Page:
Uxbridge Museum Heritage Day - I was dressed for the occasion and sitting on a bench that I donated.This month’s column is a very different perspective on the current status of music in our part of the world. There is no point in discussing in generalities the coronavirus pandemic. We have heard enough about it. As a columnist friend, Roger Varley, who writes for Cosmos, a weekly community newspaper in Uxbridge, recently remarked, “It’s rather like going to a Luciano Pavarotti concert only to hear him sing Nessun Dorma over and over again for two hours.” Instead, let’s have a more specific look at how this pandemic is affecting our musical world, starting by dividing our musical world into two groups: performers and listeners (with, hopefully, almost all performers being listeners to forms of music other than that which they perform). The coronavirus has forced us all into quarantine.

Performers

The regulations now in effect, affect music makers in several ways. First, as they stand, the laws have closed all possible locations where groups might rehearse or perform until further notice. Second, even if there were places, no groups larger than five individuals, other than those who live in the same location, are permitted to assemble. Third, all people in a group must maintain a separation of at least two metres.

Read more: Digitally Aided Rehearsals and Reminiscences

Last month’s column opened with the following cautionary note: “Beware the Ides of March. Thus spoke the soothsayer as he warned Julius Caesar of his impending doom. As we know from history, the soothsayer was correct in his warning to Caesar.” With this quote, I was merely indicating that we had no idea what might be happening in the band world, because we had not heard from any bands about their scheduled activities. We did not think that there might be any impending doom. We certainly could not have forecast the doom which has beset our planet. Call it coronavirus or COVID-19, this pandemic has certainly upset our musical world. Most community musical groups rehearse and perform in schools, community centres, churches or similar venues. Almost without exception, these are all closed until further notice. Even if the venues had not been closed, most groups would certainly not get together with so many people in close contact.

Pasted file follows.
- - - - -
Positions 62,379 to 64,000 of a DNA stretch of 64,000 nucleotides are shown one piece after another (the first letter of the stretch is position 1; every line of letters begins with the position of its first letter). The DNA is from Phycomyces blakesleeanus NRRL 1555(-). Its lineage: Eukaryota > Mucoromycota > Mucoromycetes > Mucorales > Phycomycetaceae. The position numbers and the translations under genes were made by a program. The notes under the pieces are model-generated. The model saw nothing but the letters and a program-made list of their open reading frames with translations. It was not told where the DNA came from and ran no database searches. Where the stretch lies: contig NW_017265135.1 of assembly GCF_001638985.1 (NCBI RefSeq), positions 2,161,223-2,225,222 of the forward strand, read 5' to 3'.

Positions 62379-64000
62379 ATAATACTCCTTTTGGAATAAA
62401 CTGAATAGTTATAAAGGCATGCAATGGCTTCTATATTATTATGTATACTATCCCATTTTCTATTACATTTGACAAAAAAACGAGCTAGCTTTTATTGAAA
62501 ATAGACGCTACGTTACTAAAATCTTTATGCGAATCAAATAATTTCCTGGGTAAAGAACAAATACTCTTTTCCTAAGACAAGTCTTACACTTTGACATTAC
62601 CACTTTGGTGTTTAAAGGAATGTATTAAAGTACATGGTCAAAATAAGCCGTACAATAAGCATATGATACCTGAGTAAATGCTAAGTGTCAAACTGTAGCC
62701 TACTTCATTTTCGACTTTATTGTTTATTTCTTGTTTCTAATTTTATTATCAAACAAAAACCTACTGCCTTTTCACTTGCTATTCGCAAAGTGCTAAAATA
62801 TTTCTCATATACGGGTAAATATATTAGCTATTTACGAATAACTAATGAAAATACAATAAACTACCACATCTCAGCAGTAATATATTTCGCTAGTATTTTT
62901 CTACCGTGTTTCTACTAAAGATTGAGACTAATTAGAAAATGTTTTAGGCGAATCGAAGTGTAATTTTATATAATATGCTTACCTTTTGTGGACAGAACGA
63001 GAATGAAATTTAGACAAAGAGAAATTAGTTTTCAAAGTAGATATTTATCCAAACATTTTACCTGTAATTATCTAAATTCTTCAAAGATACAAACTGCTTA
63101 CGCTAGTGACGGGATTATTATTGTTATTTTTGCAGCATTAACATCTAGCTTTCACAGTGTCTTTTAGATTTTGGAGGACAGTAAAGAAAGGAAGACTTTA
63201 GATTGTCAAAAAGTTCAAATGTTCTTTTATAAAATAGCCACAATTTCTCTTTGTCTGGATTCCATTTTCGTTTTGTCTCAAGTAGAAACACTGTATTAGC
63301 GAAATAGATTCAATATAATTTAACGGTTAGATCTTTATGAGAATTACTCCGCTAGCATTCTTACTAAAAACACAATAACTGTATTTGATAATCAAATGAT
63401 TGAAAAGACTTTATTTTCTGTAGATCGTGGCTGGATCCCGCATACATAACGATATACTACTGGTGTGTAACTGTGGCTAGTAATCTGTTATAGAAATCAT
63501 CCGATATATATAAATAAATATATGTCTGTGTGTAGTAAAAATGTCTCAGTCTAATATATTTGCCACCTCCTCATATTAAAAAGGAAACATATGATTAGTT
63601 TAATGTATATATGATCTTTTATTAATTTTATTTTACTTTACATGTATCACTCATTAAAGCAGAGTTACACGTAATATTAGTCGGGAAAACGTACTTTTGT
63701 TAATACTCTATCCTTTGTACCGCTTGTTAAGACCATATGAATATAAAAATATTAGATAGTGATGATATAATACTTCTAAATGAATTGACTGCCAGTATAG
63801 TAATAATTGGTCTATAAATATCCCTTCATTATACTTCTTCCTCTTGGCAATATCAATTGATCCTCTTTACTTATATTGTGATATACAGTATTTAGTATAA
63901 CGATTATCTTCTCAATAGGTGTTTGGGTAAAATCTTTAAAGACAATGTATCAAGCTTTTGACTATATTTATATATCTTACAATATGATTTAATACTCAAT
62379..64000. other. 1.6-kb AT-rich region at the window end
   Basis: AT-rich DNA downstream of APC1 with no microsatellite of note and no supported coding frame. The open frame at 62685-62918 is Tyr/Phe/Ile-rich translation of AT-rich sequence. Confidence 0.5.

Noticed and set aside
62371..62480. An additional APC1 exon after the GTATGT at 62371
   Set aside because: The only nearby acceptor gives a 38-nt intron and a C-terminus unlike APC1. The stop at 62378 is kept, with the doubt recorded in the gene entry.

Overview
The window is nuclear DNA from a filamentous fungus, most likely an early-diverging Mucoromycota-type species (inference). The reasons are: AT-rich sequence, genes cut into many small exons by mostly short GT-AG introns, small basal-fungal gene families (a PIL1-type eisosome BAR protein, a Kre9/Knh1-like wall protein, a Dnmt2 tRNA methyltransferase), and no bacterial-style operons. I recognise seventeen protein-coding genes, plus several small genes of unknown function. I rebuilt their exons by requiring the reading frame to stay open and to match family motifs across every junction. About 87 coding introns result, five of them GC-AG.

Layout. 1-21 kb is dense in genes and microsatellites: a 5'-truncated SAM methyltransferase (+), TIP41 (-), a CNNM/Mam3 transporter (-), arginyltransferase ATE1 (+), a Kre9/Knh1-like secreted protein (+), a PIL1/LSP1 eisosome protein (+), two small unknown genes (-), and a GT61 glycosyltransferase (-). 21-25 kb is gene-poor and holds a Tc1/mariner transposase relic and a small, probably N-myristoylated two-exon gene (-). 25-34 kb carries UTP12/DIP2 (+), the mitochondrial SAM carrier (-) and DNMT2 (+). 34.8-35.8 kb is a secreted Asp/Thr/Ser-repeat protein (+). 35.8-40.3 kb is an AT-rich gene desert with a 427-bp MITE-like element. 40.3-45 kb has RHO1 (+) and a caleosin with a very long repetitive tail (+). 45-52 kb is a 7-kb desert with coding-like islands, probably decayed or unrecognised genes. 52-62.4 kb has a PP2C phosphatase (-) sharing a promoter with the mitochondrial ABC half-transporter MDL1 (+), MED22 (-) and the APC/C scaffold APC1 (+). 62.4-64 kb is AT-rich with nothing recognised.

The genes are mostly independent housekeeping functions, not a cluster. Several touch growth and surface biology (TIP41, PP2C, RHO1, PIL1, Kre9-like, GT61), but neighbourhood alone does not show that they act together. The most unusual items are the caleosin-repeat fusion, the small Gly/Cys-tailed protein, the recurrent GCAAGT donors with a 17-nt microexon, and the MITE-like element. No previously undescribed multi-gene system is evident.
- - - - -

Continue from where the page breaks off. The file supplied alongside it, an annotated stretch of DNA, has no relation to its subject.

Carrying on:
For many bands this will be a wait-and-see situation. Some have already announced a suspension of all rehearsals and concerts for the season. A couple that we have heard of have announced innovative plans. In one case, the band has made arrangements for those who do not have their music folder at home and would like to keep up with practice during this break time. The Band Librarian has offered to create PDF copies of music from individual music folders. These would then be emailed to those who wished, and they would print them at home. In this situation each member would be limited to three or four pieces. Members also have been given the link to MP3 sample recordings of music in the band’s practice folder. 

Another approach is to have the band “Go Virtual on Practice Night.” Their band memo says: “COVID-19 might stop us from having our weekly Monday rehearsals and social gathering BUT with modern technology we can “STAY CONNECTED”!! Band members are invited to “Join our rehearsal night VIRTUAL GATHERING (in lieu of rehearsals) from your computer, tablet, iPhone, iPad. They are also given information on how to join a Zoom meeting. 

Read more: Didgeridoo Meets Theremin While We Wait and See

Beware the Ides of March! Thus spoke the soothsayer as he, correctly, warned Julius Caesar of his impending doom. While “impending doom” is probably not the cause, we haven’t heard much of anything from our current band world about any activities planned for the month of March of this year, at least not in time to report on here. On the bright side, while waiting for information on coming band activities, I had time to check on the meaning of the Ides of March. While the term originally referred to the full moon, in ancient Rome it was the time for several religious observances and was also a deadline for settling debts. It is the word “deadline”, particularly, that caught my eye. In fairness to bands in our part of the world, it may be that the month of March may be one of preparation, but not performance. In a few cases, notices we receive, about concerts that have been in the works for months, arrive only a few days before the event. For us to mention an event we must receive any notice no later than the 15th of the month prior to the event. Be aware of the Ides of March (Sunday March 15) is therefore my message this month. Send me your April concert listings by then and I will be sure to make mention of them here.